As Jeanette Bancarz, branch manager with ATB Financial in Fort McMurray, Alta., slowly made her way out of town, she felt like she was living in an episode of The Walking Dead.
Bancarz had already been in her car for hours as she and her husband navigated the apocalyptic walls of fire and unprecedented gridlock leaving the northern Alberta city of 88,000.
They left one of their vehicles behind because it didn’t have enough gas to make it to civilization, and the service stations at the outskirts of town were either empty or had line-ups further than the eye could see.
“I saw people walking with jerry cans to gas stations but they were out of gas. It looked like zombies were coming,” Bancarz says. “People were waiting by the side of the road waiting for somebody to bring them some gas.”
The plodding pace on the highway — it took 12 hours to drive to their acreage near Edmonton, a trip that usually takes one-third that long — was in stark contrast to her last moments in Fort McMurray.
From her window overlooking Beacon Hill, she watched the fire pick up speed as it raced toward her.
“It happened so quickly, in the space of 20 minutes. I was on a conference call and I said, ‘I have to go. I think we’re in trouble.’ In an hour, it changed from no-risk to high-risk. I think it caught everybody off guard,” she says.
Moments later, Bancarz’s branch was closed and team members had been instructed to go home, quickly pack up what they could and get out of town.
Before Bancarz headed out, a fellow employee pulled up. She had just lost her home to the fire, didn’t know what to do and was in no shape to drive.
“I took her suitcases and said, ‘Come with me’,” Bancarz says.
Bancarz is one of many members of Fort McMurray’s financial services community who not only made it out before so much of the city burned, but lent a helping hand to those in need.
Stepping up for clients
Businesses in Alberta have become all-too-familiar with disaster plans, following the flooding in Calgary three years ago and the devastating fire in Slave Lake in 2011. ATB’s staff received notice that they were evacuating around 3:30 p.m. that afternoon and four hours later, the company’s disaster plan had been communicated to all ATB employees throughout the province.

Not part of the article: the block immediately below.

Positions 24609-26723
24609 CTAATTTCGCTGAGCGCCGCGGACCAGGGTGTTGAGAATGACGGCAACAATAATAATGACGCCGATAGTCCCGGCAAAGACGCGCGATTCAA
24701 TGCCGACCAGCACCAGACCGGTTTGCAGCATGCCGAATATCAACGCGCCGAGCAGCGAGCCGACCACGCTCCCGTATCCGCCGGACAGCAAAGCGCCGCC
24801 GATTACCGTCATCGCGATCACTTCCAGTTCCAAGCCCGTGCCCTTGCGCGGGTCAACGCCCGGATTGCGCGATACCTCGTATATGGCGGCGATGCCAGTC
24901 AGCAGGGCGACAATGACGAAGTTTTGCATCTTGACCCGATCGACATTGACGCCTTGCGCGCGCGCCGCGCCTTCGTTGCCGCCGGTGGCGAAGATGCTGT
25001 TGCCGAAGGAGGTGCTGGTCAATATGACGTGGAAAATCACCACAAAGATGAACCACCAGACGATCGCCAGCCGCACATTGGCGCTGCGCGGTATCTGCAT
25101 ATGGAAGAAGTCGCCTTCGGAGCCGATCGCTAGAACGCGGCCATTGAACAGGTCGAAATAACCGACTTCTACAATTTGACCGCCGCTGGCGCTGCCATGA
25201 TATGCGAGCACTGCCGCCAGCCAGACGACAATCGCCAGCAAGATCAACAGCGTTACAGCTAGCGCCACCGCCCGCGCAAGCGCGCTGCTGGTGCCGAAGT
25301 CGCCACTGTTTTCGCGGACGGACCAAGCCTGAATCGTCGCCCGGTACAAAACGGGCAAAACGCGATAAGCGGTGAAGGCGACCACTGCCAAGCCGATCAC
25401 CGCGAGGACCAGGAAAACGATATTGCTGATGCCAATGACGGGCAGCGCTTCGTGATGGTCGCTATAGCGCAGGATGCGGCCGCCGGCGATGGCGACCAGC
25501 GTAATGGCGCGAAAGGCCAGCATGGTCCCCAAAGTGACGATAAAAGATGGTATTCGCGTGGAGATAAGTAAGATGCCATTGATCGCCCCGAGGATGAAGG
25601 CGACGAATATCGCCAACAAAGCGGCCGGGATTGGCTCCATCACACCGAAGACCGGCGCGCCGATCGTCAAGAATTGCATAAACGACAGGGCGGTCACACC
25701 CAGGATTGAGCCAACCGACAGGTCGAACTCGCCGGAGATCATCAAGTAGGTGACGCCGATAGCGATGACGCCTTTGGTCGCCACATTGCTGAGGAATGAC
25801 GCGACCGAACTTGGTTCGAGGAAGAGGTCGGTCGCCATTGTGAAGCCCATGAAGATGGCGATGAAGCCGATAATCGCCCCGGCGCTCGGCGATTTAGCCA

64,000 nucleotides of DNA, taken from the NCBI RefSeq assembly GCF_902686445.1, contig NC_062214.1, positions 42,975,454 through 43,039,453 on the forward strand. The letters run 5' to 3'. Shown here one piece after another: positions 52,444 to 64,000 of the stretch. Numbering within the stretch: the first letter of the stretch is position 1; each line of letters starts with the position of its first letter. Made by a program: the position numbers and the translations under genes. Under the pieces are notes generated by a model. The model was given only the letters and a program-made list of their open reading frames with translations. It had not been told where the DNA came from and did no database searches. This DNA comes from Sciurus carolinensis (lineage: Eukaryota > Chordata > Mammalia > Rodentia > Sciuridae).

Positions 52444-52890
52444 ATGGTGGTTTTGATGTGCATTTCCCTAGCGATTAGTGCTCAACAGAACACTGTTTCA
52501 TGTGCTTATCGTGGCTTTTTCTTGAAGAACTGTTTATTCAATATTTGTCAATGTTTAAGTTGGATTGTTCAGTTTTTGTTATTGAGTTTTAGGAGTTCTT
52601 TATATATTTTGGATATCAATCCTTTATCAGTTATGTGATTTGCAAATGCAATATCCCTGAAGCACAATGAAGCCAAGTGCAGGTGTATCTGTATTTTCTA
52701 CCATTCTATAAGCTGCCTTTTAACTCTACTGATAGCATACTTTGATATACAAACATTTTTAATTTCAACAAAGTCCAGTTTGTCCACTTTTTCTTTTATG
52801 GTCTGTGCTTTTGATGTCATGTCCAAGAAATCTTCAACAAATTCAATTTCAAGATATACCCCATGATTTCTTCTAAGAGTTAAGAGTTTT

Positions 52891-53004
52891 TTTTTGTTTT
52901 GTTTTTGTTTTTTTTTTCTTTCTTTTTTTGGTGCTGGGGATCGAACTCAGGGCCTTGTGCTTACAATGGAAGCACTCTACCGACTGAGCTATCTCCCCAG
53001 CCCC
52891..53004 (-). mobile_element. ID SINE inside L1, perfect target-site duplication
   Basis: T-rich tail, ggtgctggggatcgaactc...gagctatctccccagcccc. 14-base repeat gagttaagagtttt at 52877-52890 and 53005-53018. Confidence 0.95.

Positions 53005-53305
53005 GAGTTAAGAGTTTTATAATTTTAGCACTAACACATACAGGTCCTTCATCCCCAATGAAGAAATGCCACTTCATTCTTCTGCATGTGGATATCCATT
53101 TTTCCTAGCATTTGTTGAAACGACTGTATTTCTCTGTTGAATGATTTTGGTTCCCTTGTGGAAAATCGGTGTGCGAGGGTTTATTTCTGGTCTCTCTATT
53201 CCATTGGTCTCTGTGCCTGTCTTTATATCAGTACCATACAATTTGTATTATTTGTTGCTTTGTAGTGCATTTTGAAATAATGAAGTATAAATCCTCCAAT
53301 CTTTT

ATB staff were contacting customers the following day via email, text, cell phone or Twitter to let them know help was at the ready. That included temporary overdrafts and waived payments.
“We were able to give them a sense of relief and say, ‘don’t worry about the financial matters’,” Bancarz says. “Some of our customers don’t know if they’re getting paid and they need that peace of mind so they can just worry about the basics.”
ATB is the largest Alberta-based financial services institution in the province with 172 full-serve branches, 710,000 customers and assets of $43.1 billion.
The work that Bancarz and her co-workers are able to do with retail and business customers is a testament to the power of the Internet and staff members who are strewn all over the country. Other ATB branches have stepped up to make proactive customer calls, too.
“We certainly aren’t alone in this,” she says.
Indeed, Servus Credit Union was stepping up on behalf of clients as well, deferring loan and mortgage payments for up to six months, extending overdrafts and allowing them to cash in guaranteed investment certificates without penalty.
“We’re bending over backward to have things ready. We have our programs in place. Members are just starting to do [take advantage of this extended] access, it’s the tip of the iceberg. People could be out of work for who knows how long. We expect that business to ramp up; that was our experience with the floods and Slave Lake,” says Mike Dickinson, Servus’s director of corporate communications. “We can increase your authorized overdraft limit, too. It might be a little more liberal than our standard conditions.”
Servus also made a $100,000 donation to the Red Cross, a gift that was matched by the big banks and a wide variety of other organizations across the country.
But just when things will get back to anything resembling normal is a wild card.
“A lot more will be known once the immediate gravity is settled and we’re into more of a recovery mode and we can hear from the authorities. What that will mean and [the timing of] rebuilding, I think it’s a little early on that yet,” Dickinson says.
But it’s not only financial services companies in Alberta that are watching the situation in Fort McMurray closely. Murray Taylor, who stepped down last week as the CEO of Winnipeg-based Investors Group Inc. and one of the most socially responsible corporate leader in Canada, says once the firm was able to determine that its people were safe, it shifted into fundraising mode.
“We have launched an appeal to give through our network of 2,000 employees and 5,300 consultants across the country, which we’ll match and will be matched again by the federal government. That’s our immediate reaction,” he says. “Our history in giving to natural disasters in the past has been extraordinary. It’s too early to tell what that will lead to in dollars but we’re expecting it will be very generous.”
Photo copyright: Bloomberg